This depends on the injured or abnormal structures. If no structural abnormalities of the femur and tibia exist, the MPFL is usually the only structure injured. In this case, the ligament is reconstructed using a tendon graft from either the patient or a tissue bank. Structural abnormalities of the trochlea or it’s rotational relationship to the tibial tubercle require an osteotomy (cutting the bone) to change the underlying abnormality.
What is the recovery like?
Isolated MPFL reconstruction is a same-day procedure, and most people are able to return to school or work in 3-5 days. Weight bearing and activity are limited the first 6 weeks, and advanced rehab starts by week 10-12. If a patellar realignment is done in addition to this, most patients will stay overnight in the hospital. Patients can return to work or school in 1-2 weeks, and weight bearing and activity is limited for the first 6 weeks. Again, higher-level rehab begins at this point. For both procedures, most patients return to sport by the 4-5 month range.
Is a patellar realignment or stabilization right for me?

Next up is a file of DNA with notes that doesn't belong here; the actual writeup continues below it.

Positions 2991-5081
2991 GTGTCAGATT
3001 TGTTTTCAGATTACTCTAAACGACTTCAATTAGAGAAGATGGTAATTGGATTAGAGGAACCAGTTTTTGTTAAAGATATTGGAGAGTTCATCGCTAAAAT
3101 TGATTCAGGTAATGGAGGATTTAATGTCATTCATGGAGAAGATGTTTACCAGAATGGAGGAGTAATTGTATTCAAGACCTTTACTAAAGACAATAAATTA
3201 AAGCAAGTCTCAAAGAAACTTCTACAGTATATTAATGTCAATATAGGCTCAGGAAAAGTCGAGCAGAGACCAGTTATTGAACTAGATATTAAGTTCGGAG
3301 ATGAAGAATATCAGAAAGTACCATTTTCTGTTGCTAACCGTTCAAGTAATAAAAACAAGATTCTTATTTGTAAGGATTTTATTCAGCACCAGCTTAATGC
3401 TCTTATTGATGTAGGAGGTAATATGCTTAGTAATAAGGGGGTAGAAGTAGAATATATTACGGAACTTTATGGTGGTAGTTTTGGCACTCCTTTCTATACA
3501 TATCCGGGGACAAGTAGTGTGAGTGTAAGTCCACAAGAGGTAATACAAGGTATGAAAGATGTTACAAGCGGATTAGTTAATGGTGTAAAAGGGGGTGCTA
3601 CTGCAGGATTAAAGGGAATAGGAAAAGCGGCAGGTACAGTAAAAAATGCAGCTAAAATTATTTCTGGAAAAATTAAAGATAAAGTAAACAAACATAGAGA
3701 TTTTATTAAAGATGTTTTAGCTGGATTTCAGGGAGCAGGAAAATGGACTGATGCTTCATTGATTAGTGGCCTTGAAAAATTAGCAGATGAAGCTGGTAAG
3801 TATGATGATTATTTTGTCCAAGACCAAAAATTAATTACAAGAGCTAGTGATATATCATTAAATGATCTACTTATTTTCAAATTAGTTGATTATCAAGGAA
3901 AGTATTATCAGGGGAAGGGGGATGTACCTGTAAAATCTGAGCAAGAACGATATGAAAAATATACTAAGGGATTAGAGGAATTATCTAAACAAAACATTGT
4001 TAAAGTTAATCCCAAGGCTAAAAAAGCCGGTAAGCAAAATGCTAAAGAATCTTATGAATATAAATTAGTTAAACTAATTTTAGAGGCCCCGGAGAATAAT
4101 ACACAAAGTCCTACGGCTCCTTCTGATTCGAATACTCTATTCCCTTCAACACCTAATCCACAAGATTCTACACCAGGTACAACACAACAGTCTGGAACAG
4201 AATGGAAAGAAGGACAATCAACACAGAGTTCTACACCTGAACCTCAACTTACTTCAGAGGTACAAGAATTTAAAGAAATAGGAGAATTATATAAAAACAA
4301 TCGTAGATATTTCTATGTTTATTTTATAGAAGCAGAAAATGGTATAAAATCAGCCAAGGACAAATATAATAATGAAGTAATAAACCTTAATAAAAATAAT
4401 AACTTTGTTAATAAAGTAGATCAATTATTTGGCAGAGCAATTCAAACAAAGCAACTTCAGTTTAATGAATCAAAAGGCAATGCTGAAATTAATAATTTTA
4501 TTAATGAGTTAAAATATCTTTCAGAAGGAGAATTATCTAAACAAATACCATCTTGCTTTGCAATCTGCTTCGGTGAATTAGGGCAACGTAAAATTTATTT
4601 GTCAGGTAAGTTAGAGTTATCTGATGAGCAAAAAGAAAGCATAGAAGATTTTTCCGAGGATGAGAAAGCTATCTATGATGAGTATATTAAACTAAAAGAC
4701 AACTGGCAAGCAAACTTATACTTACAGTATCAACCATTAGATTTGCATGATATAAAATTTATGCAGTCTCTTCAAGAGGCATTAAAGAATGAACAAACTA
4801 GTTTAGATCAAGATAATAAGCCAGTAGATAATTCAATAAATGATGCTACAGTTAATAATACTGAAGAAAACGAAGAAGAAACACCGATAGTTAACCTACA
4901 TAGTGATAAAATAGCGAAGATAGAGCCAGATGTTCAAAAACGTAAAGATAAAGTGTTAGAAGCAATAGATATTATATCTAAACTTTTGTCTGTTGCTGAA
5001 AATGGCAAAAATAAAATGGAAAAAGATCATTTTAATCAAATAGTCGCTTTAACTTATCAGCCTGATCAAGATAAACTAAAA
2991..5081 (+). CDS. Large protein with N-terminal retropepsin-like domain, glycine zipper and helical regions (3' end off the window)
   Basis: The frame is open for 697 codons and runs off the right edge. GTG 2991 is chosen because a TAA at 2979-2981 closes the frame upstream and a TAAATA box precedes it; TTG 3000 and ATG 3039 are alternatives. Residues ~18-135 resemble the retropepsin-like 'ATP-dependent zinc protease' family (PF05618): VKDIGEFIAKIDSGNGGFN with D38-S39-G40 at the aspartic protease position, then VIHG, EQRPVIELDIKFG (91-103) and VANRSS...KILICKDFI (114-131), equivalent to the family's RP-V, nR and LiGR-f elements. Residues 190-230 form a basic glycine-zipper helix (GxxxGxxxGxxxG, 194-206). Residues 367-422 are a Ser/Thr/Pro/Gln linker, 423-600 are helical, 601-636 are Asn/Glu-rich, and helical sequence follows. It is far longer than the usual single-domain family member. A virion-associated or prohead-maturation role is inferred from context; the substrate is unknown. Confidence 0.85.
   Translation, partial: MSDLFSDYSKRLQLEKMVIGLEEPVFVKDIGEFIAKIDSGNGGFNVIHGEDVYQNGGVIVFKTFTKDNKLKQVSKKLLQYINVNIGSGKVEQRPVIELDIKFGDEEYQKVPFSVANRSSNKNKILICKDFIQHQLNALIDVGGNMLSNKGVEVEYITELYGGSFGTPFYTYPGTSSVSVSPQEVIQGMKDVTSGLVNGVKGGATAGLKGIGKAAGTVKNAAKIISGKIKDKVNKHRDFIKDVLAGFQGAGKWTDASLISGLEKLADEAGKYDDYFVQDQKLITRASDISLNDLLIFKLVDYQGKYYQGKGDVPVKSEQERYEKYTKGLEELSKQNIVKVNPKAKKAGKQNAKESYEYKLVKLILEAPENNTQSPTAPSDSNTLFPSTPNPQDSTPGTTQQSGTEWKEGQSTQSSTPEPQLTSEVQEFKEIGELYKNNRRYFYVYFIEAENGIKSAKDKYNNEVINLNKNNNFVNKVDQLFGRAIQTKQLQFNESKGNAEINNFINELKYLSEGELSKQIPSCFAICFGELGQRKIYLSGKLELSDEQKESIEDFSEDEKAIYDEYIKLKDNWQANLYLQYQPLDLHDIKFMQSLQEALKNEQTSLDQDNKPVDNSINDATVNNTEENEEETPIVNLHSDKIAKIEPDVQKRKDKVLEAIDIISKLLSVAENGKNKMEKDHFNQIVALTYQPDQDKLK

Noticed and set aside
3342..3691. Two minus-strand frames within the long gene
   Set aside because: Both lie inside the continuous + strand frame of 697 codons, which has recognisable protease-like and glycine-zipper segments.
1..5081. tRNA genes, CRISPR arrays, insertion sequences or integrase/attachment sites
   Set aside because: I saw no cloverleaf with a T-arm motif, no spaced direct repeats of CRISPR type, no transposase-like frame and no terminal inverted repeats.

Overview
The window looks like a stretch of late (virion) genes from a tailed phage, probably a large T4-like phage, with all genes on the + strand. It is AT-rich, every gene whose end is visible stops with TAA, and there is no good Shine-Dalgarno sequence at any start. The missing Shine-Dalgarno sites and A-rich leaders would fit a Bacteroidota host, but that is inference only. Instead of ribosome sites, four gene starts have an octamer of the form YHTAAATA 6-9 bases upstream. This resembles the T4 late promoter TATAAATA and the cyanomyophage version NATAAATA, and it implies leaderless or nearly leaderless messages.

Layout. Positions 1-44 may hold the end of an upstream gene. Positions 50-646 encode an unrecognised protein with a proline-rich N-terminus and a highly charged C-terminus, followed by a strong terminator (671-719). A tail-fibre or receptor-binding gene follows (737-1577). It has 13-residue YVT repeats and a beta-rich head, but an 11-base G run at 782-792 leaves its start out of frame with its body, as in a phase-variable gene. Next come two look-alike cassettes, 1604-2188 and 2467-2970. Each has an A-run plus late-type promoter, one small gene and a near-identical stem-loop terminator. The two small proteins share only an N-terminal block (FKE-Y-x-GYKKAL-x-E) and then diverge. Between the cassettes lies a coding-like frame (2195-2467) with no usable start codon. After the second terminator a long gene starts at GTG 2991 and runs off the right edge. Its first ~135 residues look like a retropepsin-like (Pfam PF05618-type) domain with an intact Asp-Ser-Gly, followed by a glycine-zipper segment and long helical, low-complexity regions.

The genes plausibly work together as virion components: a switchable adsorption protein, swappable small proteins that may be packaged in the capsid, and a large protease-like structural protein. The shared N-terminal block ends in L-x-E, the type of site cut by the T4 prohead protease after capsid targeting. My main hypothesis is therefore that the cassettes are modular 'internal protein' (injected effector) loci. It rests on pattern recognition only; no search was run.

More than 50% of patients with a first-time patella-dislocation will never have a second episode of instability. If you experience repeated episodes of patella dislocation, or have the feeling of dislocation that limits your ability to remain healthy and active, a discussion with an orthopedist experienced in patellar instability will be quite helpful. As always, a complete series of high quality x-rays including sunrise views and full-length, standing xrays of the lower extremities are required. An MRI scan is also helpful to identify any cartilage lesions that might also require treatment.
For more information, visit the following link:
AAOS Orthoinfo unstable kneecap